Many sparkling wine styles produced by the traditional method (i.e., Méthode Traditionelle or Méthode Champenoise) also sit on lees through a portion of its production. After the second fermentation in bottle, the lees settle to the bottom of the bottle, and remain in contact with the wine over a defined period of time. When it is time to remove the lees from the bottle, each bottle is riddled. Over time, the riddling process drops the lees into the neck of the bottle where it is disgorged and re-capped. The contact with lees through the bottle’s maturation time alters mouthfeel and sensory characteristics associated with sparkling wine.

Finally, lees can also be used as a problem-solving tool in the winery, especially for wines that have specific flaws. For example, lees additions can aid in the removal or reduction of off-odors. Their addition has been shown to help reduce hydrogen sulfide and, occasionally, volatile phenols in addition to other residual contaminants.

Keeping wine in contact with lees should not be taken lightly, as several problems can emerge if the wines are not monitored or treated properly. To find out more about lees, the ways that you can use it in the winery, and potential risks associated with lees contact time, visit the complete article, Wine Lees: A Powerful Tool for Winemakers in the Learning Center.

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Grape juice: a Microbial battle field

A sip of context: In one of our Oenology modules we are learning about the biochemical makeup of grape juice and how the yeast is built to combat the difficult environment it’s placed in and still manages to produce the glorious product of wine.

Jerry, an unsuspecting Saccharomyces cerevisiae yeast, was produced the normal way, along with all his 1×106 brothers was frozen and stored. A happy life, he was content to sit and wait until his strain was chosen to go to the cellar. Some called the cellar the Promised land, others called it the battle field. Either way Jerry knew his life would never be the same, he was no longer allowed to sit idly by; he would have to live up to his potential.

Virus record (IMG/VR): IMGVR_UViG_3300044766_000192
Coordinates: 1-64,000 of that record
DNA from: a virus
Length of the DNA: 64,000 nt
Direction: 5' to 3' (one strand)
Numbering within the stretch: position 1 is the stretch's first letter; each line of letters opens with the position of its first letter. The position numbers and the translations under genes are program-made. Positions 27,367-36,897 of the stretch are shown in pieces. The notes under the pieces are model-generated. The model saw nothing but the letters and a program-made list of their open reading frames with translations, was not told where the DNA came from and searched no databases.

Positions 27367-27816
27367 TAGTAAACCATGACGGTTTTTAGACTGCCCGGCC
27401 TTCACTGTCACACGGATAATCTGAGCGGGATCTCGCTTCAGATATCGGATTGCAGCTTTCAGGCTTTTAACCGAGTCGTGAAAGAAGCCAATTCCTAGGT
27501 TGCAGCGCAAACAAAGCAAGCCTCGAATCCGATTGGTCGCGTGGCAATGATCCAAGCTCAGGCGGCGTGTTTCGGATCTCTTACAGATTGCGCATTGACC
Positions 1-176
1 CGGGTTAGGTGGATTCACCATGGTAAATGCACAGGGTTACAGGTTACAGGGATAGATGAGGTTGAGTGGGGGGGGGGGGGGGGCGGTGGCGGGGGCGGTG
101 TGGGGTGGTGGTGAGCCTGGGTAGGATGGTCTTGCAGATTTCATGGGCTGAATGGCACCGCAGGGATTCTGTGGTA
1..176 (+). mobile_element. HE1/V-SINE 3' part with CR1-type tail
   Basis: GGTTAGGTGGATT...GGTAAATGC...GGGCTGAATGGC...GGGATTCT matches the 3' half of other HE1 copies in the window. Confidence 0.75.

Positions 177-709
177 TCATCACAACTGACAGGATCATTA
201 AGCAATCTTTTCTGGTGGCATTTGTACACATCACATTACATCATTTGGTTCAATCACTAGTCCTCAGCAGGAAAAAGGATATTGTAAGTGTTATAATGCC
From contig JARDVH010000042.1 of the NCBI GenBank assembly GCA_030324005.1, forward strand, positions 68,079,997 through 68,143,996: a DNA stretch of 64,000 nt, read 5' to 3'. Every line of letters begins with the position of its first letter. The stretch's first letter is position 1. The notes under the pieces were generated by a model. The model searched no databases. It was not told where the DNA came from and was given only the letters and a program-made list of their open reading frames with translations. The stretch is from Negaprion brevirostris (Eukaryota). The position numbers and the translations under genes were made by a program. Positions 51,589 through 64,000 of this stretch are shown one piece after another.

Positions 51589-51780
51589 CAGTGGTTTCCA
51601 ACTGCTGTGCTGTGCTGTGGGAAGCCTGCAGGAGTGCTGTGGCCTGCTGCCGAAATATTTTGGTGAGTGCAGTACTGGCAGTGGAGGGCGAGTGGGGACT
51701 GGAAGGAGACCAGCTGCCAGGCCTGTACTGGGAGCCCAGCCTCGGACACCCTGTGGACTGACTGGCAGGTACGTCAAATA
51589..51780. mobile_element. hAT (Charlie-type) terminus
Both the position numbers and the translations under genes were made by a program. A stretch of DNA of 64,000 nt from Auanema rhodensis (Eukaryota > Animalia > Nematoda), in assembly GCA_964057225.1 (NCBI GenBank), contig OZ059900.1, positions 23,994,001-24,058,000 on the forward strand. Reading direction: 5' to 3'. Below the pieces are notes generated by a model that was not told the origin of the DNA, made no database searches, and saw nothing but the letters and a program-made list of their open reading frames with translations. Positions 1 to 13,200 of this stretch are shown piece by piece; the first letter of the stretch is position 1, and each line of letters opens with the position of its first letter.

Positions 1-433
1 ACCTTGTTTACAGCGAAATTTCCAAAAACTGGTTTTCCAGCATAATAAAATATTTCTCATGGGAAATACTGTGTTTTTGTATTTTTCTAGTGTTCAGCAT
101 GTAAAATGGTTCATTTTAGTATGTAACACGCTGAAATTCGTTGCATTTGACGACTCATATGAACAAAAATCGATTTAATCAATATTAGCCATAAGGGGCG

The protective bag he had once called home was cut open; a giant scoop bore down on him and a sample of his kin. They were then placed in a warm liquid, all the while enjoying the change in temperature. A strange powder was pored over them, suddenly the cells were filled with energy, Jerry thought to himself ‘this must be that energetic yeast nutrient we’ve heard about’. A larger yeast cell made his presence known: “Attention cells! You are no longer in your small protective bags anymore! You are now part of a population, we are expected to expand and grow for the next 10 days, but first a test. You will be exposed to the harshest environment you could ever imagine; Sauvignon Blanc. We are talking a pH of 2.9 and an acidity of 10.11 g/l. There will be sulphur, there will be other microbes that want to take our supplies and through all of this, if we succeed we will die anyway. This is your chance to shine, this is your purpose, are you ready!?”

Jerry was tentative, however the yeast nutrient made him feel strong; he could feel his cell membrane expanding and his size increasing. He was ready.

The first wave of Sauvignon Blanc was on its way.  Still exposed to the heat, Jerry could feel his energy increasing, he watched the skies as the Sauvignon blanc rained down on them. A couple of his brothers fell as soon as the juice touched them. Others wavered a little; however the majority of them, including Jerry, remained strong. The bigger cell was right, the conditions were harsher than imaginable, but in same environment there was plenty of nitrogen and sugar for Jerry to use.